Artificial intelligence algorithms may be able to find new mechanisms for distributing resources between people, according to a proof-of-concept study published in Nature Human Behaviour.
How proceeds should be distributed when humans collaborate has divided opinions among philosophers, economists and political scientists for years.
Christopher Summerfield and colleagues trained an artificial intelligence (AI) system, which they named ‘Democratic AI’, to design a new redistribution mechanism for public goods. The authors began by asking thousands of volunteers to play an investment game in groups of four. In the game, players receive different amounts of money, and have to decide whether to keep it for their own benefit, or share it for the good of the group, with shared funds distributed back to players with interest. The AI was trained to find a popular policy for redistributing funds back to players, as revealed by the votes that human players offered when asked which policy to play with again. The AI system was able to identify a policy that people were more likely to vote for than baseline policies, such as redistributing the funds equally, or returning funds to each player in proportion to their contribution. When other human volunteers were asked to play the role of redistributor, their strategies were less popular than those of the AI.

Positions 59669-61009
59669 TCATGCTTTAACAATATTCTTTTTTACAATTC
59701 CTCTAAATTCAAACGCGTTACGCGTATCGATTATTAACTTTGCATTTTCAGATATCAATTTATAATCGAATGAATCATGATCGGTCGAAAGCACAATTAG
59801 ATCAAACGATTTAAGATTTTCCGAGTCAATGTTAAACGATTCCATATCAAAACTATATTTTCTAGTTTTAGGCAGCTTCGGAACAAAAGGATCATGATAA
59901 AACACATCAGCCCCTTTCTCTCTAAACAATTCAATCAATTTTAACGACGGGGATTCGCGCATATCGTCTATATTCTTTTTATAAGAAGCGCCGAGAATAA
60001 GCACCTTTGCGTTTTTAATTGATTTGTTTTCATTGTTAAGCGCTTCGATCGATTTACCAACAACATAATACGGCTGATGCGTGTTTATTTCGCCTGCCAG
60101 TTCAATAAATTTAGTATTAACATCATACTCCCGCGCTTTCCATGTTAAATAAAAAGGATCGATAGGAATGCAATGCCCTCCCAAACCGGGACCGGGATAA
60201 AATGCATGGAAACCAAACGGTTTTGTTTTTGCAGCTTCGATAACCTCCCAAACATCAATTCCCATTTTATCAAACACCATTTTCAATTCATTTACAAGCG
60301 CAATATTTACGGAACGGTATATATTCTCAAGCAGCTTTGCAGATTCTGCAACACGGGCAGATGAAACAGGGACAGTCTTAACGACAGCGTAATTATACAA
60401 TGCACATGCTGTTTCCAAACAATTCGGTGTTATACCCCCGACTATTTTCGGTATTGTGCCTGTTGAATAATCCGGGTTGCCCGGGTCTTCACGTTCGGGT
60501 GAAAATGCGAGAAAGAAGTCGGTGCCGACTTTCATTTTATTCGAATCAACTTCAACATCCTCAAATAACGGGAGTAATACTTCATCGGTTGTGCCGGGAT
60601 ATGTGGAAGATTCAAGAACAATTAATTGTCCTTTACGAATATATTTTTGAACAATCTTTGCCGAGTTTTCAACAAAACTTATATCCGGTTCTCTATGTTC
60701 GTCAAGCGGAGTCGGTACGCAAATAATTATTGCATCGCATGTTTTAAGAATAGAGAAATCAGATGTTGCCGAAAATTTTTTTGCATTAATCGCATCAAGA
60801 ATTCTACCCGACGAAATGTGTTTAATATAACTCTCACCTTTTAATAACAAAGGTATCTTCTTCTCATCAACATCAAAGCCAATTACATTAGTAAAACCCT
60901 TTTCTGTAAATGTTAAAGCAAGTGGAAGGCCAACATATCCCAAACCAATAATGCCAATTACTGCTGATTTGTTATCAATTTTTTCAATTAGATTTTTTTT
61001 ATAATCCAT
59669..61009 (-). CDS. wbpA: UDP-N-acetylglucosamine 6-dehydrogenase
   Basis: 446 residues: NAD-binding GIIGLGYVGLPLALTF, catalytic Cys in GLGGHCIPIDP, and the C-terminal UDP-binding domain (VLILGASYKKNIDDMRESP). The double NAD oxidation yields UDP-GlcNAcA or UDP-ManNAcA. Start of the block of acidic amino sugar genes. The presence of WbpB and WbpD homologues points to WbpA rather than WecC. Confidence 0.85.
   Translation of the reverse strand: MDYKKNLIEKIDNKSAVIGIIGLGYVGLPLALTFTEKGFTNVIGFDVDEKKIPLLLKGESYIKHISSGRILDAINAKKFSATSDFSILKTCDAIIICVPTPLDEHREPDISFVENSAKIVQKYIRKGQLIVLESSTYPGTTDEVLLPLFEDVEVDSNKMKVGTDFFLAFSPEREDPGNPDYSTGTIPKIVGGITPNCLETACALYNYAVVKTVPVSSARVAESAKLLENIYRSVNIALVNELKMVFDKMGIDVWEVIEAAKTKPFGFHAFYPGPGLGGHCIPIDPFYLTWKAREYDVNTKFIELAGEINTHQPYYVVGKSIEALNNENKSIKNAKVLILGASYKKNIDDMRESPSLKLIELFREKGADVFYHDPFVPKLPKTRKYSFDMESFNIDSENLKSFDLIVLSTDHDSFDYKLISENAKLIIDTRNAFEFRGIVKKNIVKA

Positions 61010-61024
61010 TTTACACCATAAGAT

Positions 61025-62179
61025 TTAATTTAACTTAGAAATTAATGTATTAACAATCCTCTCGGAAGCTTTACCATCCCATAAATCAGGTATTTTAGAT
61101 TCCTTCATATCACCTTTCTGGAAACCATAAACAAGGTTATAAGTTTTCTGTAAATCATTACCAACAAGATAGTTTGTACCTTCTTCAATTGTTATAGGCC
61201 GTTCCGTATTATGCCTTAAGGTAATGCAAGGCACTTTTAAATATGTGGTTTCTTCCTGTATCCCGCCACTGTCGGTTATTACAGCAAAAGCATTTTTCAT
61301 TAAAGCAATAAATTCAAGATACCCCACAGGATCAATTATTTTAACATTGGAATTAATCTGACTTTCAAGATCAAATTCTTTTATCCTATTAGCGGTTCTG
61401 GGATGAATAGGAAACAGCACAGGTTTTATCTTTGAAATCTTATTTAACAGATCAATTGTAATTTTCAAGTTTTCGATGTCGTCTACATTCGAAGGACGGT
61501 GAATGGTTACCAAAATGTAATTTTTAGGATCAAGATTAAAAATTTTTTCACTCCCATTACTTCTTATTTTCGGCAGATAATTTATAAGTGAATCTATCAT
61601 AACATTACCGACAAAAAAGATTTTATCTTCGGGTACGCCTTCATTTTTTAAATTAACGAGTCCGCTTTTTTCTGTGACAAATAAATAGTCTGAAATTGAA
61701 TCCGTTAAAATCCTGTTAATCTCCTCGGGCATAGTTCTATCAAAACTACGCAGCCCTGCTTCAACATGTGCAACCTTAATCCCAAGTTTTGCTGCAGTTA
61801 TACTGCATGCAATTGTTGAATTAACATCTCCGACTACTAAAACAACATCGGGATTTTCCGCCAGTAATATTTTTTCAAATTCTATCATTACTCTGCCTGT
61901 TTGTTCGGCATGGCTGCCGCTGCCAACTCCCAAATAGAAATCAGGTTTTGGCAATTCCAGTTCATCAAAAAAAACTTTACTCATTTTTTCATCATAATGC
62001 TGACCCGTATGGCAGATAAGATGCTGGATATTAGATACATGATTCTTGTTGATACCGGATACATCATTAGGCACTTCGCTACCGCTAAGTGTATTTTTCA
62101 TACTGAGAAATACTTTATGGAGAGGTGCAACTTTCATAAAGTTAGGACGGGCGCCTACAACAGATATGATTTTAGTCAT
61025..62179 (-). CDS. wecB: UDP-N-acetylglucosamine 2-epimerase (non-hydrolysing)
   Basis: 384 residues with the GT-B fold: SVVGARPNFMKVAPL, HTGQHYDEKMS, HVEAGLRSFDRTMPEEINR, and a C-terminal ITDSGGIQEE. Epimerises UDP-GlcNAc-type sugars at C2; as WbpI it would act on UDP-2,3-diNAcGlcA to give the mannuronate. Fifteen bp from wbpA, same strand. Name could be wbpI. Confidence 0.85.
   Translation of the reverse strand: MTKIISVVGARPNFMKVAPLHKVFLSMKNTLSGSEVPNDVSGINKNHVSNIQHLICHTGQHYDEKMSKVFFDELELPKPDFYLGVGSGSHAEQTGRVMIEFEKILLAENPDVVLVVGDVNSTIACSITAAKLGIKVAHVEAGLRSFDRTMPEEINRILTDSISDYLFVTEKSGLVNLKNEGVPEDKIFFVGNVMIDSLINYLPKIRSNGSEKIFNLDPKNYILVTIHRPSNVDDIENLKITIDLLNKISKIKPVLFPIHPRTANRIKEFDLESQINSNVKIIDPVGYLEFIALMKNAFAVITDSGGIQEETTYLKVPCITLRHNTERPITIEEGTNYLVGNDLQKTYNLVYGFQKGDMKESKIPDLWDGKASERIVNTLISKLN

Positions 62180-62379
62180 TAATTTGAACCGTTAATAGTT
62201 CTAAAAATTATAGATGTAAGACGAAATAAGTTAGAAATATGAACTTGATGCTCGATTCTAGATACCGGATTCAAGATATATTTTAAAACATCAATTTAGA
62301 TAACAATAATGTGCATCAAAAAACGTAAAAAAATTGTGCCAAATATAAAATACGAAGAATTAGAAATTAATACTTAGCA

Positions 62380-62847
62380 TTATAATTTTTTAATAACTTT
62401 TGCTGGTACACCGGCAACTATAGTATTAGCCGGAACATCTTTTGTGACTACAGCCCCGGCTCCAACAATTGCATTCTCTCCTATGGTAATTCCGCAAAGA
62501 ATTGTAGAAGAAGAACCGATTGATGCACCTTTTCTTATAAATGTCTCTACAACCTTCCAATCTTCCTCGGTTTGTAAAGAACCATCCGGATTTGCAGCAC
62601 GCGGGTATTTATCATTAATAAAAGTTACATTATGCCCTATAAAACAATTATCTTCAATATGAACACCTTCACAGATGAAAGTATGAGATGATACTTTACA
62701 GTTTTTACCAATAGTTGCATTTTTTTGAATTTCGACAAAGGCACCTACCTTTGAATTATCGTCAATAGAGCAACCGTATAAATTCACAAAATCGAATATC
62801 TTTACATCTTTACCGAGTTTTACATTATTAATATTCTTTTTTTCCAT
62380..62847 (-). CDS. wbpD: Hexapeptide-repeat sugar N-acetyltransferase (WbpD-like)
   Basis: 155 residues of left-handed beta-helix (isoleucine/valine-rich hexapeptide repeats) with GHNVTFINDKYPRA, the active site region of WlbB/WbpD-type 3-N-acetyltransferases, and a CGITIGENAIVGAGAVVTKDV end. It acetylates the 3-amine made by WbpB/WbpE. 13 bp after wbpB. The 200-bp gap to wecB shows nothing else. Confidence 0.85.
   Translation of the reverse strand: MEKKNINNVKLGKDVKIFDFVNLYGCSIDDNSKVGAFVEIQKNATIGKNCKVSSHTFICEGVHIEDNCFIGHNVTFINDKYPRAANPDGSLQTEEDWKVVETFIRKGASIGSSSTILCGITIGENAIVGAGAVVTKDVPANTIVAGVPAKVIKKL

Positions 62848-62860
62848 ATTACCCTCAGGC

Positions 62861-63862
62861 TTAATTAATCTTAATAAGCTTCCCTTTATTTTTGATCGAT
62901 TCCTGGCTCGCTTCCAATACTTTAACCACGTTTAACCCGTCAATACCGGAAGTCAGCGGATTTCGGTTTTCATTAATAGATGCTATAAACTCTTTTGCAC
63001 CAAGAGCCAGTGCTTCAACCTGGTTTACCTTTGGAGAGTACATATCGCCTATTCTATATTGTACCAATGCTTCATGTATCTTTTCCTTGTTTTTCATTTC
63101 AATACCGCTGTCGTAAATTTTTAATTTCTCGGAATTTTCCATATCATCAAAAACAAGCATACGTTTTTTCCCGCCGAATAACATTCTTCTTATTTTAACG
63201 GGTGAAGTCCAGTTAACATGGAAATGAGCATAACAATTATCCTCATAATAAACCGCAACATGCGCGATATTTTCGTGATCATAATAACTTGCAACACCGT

Although this study focused on one particular version of a four-player Public Goods Game, the authors suggest that future research could extend the idea of Democratic AI and examine whether it is effective in other scenarios with larger groups and more complex games.
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